By Mark Gray, Graylink
In the US, smart recruiters are already integrating social technologies into the
way they recruit to build social capital - from advertising on niche job boards and
LinkedIn, to running targeted Pay-Per-Click campaigns, to featuring video
testimonials, crowdsourcing referrals and gamification.
South Africa doesn?t have the same supportive culture for innovation, which
means making a big social recruitment idea work in a corporate setting is often quite
a challenge. Inadequate access to affordable bandwidth further keeps four in five
South African?s without Internet access, so e-recruitment innovations that have
worked elsewhere in the world don?t always work here.
While social recruitment via the Internet is an increasingly important part of the
process, it is not the full solution. Corporate HRs in South Africa can?t just follow the
US trends or apply the same broad brushstrokes to all hires. They will have to come
up with their own mix of tactics, based on local needs. This includes leveraging trust
from their own networks instead of just blasting out a job advert and hoping for the
As a continent, Africa has been forced to find applications for its own emerging
market challenges and part of this answer is definitely mobile.
Capitec Bank has been using SMS very effectively since 2010 as an application
and call centre staff, who are geographically spread across South Africa and don?t
always have Internet access. One of the big five accounting firms has also
successfully automated candidate referral via SMS. Sending the word "referral' to a
free SMS shortcode, employees can easily suggest good talent and receive a
commission upon placement.
Social campaign responses like these are normally fed into an applicant tracking
system to automate the CV filtering and short-listing process, which can either be
integrated standalone software or be part of an HR Management or ERP system.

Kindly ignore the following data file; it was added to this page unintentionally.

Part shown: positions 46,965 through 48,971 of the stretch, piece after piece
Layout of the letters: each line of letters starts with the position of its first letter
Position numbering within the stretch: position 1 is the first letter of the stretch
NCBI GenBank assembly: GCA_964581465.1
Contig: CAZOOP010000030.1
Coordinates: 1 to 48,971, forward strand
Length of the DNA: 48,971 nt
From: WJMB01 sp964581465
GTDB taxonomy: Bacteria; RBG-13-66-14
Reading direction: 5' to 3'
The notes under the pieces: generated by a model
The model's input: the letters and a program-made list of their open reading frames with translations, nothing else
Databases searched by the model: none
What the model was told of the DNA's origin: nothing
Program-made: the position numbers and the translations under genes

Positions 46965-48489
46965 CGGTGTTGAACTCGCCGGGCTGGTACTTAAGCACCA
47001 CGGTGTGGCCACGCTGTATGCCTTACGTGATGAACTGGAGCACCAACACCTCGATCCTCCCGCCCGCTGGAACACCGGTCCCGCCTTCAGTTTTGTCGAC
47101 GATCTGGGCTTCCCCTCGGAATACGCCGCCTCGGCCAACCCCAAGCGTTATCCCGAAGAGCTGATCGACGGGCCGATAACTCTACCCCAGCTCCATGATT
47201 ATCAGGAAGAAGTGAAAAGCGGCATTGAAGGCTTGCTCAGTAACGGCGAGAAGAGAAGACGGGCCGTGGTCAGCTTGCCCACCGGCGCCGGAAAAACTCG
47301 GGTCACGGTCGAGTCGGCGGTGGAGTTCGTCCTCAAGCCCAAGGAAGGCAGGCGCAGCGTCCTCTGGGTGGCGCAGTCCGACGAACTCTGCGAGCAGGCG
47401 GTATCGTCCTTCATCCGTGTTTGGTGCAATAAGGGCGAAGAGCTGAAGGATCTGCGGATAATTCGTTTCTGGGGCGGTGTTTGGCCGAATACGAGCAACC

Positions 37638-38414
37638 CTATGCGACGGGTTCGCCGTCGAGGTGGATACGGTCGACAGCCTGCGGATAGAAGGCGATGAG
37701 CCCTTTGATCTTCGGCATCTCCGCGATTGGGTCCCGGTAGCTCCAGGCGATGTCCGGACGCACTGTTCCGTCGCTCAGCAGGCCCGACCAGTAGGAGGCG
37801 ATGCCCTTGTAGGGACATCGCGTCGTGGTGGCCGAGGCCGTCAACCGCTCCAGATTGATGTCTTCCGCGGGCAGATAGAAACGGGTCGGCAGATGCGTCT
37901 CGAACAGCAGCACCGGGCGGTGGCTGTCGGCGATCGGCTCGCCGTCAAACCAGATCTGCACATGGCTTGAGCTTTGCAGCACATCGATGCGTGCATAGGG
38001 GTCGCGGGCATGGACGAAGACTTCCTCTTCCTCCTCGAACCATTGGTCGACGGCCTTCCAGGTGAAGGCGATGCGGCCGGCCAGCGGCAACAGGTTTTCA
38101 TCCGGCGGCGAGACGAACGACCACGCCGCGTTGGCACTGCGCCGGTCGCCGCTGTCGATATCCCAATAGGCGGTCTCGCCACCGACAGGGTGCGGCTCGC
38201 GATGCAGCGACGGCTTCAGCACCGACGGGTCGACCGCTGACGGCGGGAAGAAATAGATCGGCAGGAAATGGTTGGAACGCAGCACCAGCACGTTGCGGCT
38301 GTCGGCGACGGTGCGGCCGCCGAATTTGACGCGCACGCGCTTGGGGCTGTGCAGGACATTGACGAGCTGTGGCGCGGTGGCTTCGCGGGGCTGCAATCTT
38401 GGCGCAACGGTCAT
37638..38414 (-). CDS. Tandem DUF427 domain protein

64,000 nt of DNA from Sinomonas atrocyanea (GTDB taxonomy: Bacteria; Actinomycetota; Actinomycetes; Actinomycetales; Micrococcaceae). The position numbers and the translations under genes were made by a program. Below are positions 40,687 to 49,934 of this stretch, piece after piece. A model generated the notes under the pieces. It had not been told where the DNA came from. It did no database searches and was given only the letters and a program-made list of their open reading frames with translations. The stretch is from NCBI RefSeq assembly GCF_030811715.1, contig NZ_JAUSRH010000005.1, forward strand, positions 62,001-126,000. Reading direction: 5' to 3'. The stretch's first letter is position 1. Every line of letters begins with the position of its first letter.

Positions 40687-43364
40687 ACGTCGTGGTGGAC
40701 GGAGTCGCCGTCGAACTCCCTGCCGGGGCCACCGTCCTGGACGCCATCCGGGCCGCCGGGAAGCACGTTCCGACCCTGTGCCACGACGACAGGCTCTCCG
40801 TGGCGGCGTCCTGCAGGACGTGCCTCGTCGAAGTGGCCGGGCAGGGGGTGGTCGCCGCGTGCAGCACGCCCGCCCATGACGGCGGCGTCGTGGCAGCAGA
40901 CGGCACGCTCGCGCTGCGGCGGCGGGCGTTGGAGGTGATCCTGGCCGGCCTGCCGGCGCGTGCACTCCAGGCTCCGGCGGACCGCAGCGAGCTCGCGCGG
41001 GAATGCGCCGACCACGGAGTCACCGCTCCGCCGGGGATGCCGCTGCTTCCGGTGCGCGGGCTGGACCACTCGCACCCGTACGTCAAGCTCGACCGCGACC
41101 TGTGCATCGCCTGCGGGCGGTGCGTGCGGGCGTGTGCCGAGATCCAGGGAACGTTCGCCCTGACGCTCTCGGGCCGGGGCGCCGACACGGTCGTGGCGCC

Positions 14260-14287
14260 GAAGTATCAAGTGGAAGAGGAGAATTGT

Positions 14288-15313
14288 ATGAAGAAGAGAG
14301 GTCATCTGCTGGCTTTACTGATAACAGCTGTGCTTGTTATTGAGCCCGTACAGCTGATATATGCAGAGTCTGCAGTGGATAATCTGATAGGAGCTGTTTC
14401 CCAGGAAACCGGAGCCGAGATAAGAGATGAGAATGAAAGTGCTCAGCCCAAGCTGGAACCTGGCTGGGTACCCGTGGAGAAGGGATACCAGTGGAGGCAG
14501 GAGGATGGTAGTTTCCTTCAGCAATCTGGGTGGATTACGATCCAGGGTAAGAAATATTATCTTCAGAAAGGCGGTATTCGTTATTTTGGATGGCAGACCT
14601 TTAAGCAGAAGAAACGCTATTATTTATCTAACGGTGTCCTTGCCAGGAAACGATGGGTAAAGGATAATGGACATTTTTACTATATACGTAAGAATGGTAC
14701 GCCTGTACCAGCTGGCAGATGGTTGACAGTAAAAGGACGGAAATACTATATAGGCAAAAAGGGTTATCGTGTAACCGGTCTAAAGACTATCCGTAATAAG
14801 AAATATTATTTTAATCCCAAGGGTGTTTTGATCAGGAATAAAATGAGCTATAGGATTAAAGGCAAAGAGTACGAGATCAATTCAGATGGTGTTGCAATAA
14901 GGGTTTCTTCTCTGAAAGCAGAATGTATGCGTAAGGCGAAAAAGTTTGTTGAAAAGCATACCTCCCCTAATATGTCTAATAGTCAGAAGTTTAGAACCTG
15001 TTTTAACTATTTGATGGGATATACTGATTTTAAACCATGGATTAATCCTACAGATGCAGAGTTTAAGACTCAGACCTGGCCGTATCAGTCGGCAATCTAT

New rules of engagement
Finding the best talent quickly and efficiently is going to get much harder as the
pool of skilled, experienced talent is shrinking; competition for talent is now global as
talent is geographically mobile; and competitors are willing to pay more and offer
extra benefits such as work flexibility to attract and hold on to talent.
In the old days of Recruitment 1.0, jobs were announced via spray-and-pray
print adverts, CVs were received via fax, and candidate databases were built by
adding business cards to a Rolodex. Recruiters could take a few months to find a new
candidate. In Recruitment 2.0, general online job boards were used to place adverts
and search for CVs, and companies set up static career websites to announce new
jobs. Recruiters had to find new candidates in weeks rather than months.
Recruitment 3.0 is about sniper-targeting the right skills through the media
channels most relevant to them. It?s about building relationships and creating
targeted, engaged communities, telling a story, listening to candidate feedback and
fostering an emotional attachment with new talent around your authentic employer
brand. The test is to get the best talent, who are already working at other
companies, to consider joining your company - in days rather than weeks.
The days of Recruitment 1.0 and 2.0, using one way, mass targeting and
completely ordinary communication is gone. Recruitment 3.0 will require far more
strategy and forward thinking, getting creative and niche targeting to get the
attention of the top talent and deliver a compelling employer value proposition to
Marriage of HR and marketing
While there?s always been a need for recruitment and marketing to be closely
aligned, this need is intensifying. Very similar to how marketing engages with
consumers, HR needs to engage with prospective employees.
Companies that take this shift seriously and want to differentiate from their
competitors need to transform from within. They need to make their next
appointment an HR/ social media person with a background in marketing.
Getting to grips with how to use social media in recruitment requires a learning
curve, but will ultimately make the recruitment job easier for HR with more effective
targeting, higher quality candidate pipelines of talent with strong relationships, and
massive savings in time and effort. It will also help to start building a workforce of
the very best people that will move the company to new heights.
What do you think?